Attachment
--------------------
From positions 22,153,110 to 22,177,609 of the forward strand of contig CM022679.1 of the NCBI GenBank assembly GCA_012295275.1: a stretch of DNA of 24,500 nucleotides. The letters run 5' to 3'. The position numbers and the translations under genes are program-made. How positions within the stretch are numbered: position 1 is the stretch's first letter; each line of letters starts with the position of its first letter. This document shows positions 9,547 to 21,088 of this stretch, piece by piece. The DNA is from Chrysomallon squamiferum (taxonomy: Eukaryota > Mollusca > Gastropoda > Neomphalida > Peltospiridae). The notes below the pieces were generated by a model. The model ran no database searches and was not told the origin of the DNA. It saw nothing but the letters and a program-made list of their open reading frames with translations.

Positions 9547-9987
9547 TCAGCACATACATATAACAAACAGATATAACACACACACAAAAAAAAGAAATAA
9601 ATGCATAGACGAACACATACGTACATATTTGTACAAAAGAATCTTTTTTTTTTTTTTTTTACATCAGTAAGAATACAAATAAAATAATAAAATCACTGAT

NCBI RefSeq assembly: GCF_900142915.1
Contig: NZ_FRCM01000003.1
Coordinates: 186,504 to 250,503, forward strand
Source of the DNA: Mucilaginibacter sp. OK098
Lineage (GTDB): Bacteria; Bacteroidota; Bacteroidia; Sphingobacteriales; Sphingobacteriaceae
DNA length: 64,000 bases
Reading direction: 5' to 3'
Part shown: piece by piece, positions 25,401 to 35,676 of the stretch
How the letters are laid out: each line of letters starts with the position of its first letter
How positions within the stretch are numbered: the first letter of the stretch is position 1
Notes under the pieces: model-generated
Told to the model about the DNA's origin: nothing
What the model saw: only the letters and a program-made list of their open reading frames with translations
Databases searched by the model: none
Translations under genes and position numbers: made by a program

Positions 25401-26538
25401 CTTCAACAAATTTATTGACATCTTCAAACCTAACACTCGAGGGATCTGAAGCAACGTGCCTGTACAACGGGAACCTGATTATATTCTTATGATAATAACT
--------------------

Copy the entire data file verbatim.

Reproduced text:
From positions 22,153,110 to 22,177,609 of the forward strand of contig CM022679.1 of the NCBI GenBank assembly GCA_012295275.1: a stretch of DNA of 24,500 nucleotides. The letters run 5' to 3'. The position numbers and the translations under genes are program-made. How positions within the stretch are numbered: position 1 is the stretch's first letter; each line of letters starts with the position of its first letter. This document shows positions 9,547 to 21,088 of this stretch, piece by piece. The DNA is from Chrysomallon squamiferum (taxonomy: Eukaryota > Mollusca > Gastropoda > Neomphalida > Peltospiridae). The notes below the pieces were generated by a model. The model ran no database searches and was not told the origin of the DNA. It saw nothing but the letters and a program-made list of their open reading frames with translations.

Positions 9547-9987
9547 TCAGCACATACATATAACAAACAGATATAACACACACACAAAAAAAAGAAATAA
9601 ATGCATAGACGAACACATACGTACATATTTGTACAAAAGAATCTTTTTTTTTTTTTTTTTACATCAGTAAGAATACAAATAAAATAATAAAATCACTGAT

NCBI RefSeq assembly: GCF_900142915.1
Contig: NZ_FRCM01000003.1
Coordinates: 186,504 to 250,503, forward strand
Source of the DNA: Mucilaginibacter sp. OK098
Lineage (GTDB): Bacteria; Bacteroidota; Bacteroidia; Sphingobacteriales; Sphingobacteriaceae
DNA length: 64,000 bases
Reading direction: 5' to 3'
Part shown: piece by piece, positions 25,401 to 35,676 of the stretch
How the letters are laid out: each line of letters starts with the position of its first letter
How positions within the stretch are numbered: the first letter of the stretch is position 1
Notes under the pieces: model-generated
Told to the model about the DNA's origin: nothing
What the model saw: only the letters and a program-made list of their open reading frames with translations
Databases searched by the model: none
Translations under genes and position numbers: made by a program

Positions 25401-26538
25401 CTTCAACAAATTTATTGACATCTTCAAACCTAACACTCGAGGGATCTGAAGCAACGTGCCTGTACAACGGGAACCTGATTATATTCTTATGATAATAACT